1. The Collapse of the Church Culture
  2. The Shift from Church Growth to Kingdom Growth
  3. The New Reformation: Releasing God’s People
  4. The Return to Spiritual Formation
  5. The Shift from Planning to Preparation
  6. The Rise of Apostolic Leadership

I will spend the next couple of post going through some of this list. Let’s do the first one now.

The Collapse of the Church Culture
This Chapter starts off with the following statement:

 “The current church culture in North America is on life support. It is living off the work, money, and energy of previous generations from a pervious world order. The plug will be pulled either when the money runs out (80 percent of money given to congregations come from people aged fifty-five and older) or when the remaining three-fourths of a generation who are institutional loyalists die off or both.”
  These are indeed pretty blunt statements. But I think, if we really face it there is an agonizing ring to these words. He goes on to say that he is talking about the church culture, not the death of the church that Jesus founded. The church established by Jesus will indeed be there when he returns. What he is really talking about what he calls the unique culture in North America that has come to be called the “church”. He goes into quite a bit of statistics to show the above point. I will not cover those as some are the same as I have given in previous posts.

In solution to this diminishing attendance in church he goes on to say that the wrong question is: How do we do Church better? He basically makes the argument that when a church get larger the pastor, or pastors, have to spend so much time on non-spiritual matters that the true meaning of being a disciple of Jesus Christ is lost in the process. Many American congregations are more fixated on growing their “church”.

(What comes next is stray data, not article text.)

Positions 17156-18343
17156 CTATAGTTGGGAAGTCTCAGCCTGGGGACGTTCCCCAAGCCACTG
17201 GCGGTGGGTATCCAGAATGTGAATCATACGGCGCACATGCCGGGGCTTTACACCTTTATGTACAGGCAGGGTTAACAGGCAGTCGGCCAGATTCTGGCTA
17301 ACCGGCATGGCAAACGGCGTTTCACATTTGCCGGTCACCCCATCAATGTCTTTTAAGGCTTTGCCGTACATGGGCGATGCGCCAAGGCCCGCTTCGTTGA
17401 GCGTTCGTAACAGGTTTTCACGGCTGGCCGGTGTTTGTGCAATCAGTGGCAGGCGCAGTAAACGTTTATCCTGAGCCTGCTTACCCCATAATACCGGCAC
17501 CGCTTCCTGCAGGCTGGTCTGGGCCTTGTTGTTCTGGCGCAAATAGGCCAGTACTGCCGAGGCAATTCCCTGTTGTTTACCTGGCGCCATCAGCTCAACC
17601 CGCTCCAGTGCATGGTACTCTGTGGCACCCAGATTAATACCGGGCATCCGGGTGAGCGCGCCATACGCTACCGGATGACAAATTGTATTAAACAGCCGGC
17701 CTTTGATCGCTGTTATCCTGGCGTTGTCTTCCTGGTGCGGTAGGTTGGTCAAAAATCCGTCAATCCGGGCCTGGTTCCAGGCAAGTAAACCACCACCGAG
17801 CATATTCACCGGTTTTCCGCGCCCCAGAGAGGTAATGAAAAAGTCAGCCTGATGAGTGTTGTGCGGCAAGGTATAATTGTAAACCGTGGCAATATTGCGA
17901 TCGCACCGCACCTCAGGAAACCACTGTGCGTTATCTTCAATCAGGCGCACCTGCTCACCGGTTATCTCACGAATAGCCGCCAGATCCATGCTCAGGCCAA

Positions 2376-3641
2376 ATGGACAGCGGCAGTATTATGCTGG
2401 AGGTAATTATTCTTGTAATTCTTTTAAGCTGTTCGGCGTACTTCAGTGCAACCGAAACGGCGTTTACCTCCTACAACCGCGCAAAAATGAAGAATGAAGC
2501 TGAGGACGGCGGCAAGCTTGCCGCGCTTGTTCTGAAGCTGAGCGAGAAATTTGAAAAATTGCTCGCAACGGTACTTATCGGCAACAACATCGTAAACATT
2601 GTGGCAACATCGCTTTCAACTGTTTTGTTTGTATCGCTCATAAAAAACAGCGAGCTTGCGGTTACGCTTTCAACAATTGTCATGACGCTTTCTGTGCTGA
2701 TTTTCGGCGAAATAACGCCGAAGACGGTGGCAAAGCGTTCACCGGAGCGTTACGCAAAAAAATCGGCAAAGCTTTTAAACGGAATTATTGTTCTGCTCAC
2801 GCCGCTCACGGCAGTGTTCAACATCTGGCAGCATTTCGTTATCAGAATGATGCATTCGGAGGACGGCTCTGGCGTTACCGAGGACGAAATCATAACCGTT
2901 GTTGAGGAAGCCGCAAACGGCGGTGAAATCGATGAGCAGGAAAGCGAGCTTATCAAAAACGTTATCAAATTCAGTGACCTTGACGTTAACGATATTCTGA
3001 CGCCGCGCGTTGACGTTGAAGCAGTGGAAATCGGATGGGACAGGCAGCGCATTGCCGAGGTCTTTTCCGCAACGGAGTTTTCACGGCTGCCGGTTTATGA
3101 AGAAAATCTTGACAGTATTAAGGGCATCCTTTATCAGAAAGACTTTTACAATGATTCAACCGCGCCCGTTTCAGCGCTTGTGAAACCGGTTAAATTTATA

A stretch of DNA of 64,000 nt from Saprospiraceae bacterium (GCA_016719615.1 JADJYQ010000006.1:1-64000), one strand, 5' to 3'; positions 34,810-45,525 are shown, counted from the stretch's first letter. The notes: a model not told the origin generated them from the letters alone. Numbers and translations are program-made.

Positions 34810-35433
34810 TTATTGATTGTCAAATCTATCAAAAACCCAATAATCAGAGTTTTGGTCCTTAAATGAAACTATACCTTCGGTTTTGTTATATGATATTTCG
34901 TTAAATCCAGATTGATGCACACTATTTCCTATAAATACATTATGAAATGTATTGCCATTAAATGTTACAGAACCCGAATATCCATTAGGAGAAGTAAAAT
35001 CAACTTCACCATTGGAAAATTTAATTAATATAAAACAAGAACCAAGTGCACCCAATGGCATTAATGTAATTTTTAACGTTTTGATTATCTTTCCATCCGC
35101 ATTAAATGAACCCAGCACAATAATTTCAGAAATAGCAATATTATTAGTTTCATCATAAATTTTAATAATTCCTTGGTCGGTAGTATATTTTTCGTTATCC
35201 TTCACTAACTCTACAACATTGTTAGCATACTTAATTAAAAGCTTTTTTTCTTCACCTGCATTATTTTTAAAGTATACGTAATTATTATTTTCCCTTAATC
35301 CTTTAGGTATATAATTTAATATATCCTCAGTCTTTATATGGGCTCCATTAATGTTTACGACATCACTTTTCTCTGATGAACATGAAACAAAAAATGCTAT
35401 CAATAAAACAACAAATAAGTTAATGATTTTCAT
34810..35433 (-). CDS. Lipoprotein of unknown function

Here is another striking quote from the book. “Church leaders seem unable to grasp this simple implication of the new world — people outside of the church think church is for church people, not for them. We may have saturated the market of people who want to be part of the church culture, who want church the was we do it in North America.”

The basic point I think he is trying to make is that many churches in this country have lost the reason why they are supposed to exist. The missional fix as he calls it is as follows:

The appropriate response to the emerging world is rebooting of the mission, a radical obedience to an ancient command, a loss of self rather than self preoccupation, concern about service and sacrifice rather than about style.
 While I don’t agree with everything here I do believe that the “church” is too fixated on their traditions and current practices instead of the service and sacrifice that Jesus clearly show us. Jesus truly had the service mentality. We need to get back to some of the practices of the early church. That is taking stands that are not very comfortable to our current members and totally uncomfortable to the current cultural trends of  today’s world.

Jubilee

With tomorrow being the beginning of yet another year I thought it would be appropriate to talk a little about the concept of Jubilee. Here is some info about Jubilee from Wikipedia.

a Jubilee year is mentioned to occur every fifty years, in which slaves and prisoners would be freed, debts would be forgiven and the mercies of God would be particularly manifest.

Jubilee was an ancient Jewish tradition. It mainly mentioned in the Old Testament in Leviticus but Jesus referred to it as the year of the Lord’s favor in Luke 4